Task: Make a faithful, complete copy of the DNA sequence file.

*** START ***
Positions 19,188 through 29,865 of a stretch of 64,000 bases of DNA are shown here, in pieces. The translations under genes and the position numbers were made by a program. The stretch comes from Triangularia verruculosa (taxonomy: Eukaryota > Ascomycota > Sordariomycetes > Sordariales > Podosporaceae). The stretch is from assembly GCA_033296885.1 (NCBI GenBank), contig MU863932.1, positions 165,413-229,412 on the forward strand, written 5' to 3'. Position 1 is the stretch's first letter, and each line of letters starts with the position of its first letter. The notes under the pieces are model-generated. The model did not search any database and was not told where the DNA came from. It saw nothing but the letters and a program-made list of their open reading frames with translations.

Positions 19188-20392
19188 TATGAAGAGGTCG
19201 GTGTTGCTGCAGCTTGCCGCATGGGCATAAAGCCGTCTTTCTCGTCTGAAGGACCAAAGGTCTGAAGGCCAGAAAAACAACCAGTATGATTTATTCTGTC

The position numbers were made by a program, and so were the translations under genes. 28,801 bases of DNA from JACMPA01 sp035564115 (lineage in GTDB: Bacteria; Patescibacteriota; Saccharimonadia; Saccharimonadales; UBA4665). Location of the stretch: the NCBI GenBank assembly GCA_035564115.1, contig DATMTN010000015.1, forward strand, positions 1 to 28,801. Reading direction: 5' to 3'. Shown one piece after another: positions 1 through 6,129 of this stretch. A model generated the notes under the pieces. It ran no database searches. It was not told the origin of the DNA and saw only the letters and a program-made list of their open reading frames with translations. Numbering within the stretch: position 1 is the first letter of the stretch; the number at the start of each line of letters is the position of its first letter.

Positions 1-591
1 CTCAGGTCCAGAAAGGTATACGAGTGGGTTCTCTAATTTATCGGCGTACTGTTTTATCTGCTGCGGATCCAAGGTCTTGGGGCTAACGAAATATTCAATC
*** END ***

Positions 19,188 through 29,865 of a stretch of 64,000 bases of DNA are shown here, in pieces. The translations under genes and the position numbers were made by a program. The stretch comes from Triangularia verruculosa (taxonomy: Eukaryota > Ascomycota > Sordariomycetes > Sordariales > Podosporaceae). The stretch is from assembly GCA_033296885.1 (NCBI GenBank), contig MU863932.1, positions 165,413-229,412 on the forward strand, written 5' to 3'. Position 1 is the stretch's first letter, and each line of letters starts with the position of its first letter. The notes under the pieces are model-generated. The model did not search any database and was not told where the DNA came from. It saw nothing but the letters and a program-made list of their open reading frames with translations.

Positions 19188-20392
19188 TATGAAGAGGTCG
19201 GTGTTGCTGCAGCTTGCCGCATGGGCATAAAGCCGTCTTTCTCGTCTGAAGGACCAAAGGTCTGAAGGCCAGAAAAACAACCAGTATGATTTATTCTGTC

The position numbers were made by a program, and so were the translations under genes. 28,801 bases of DNA from JACMPA01 sp035564115 (lineage in GTDB: Bacteria; Patescibacteriota; Saccharimonadia; Saccharimonadales; UBA4665). Location of the stretch: the NCBI GenBank assembly GCA_035564115.1, contig DATMTN010000015.1, forward strand, positions 1 to 28,801. Reading direction: 5' to 3'. Shown one piece after another: positions 1 through 6,129 of this stretch. A model generated the notes under the pieces. It ran no database searches. It was not told the origin of the DNA and saw only the letters and a program-made list of their open reading frames with translations. Numbering within the stretch: position 1 is the first letter of the stretch; the number at the start of each line of letters is the position of its first letter.

Positions 1-591
1 CTCAGGTCCAGAAAGGTATACGAGTGGGTTCTCTAATTTATCGGCGTACTGTTTTATCTGCTGCGGATCCAAGGTCTTGGGGCTAACGAAATATTCAATC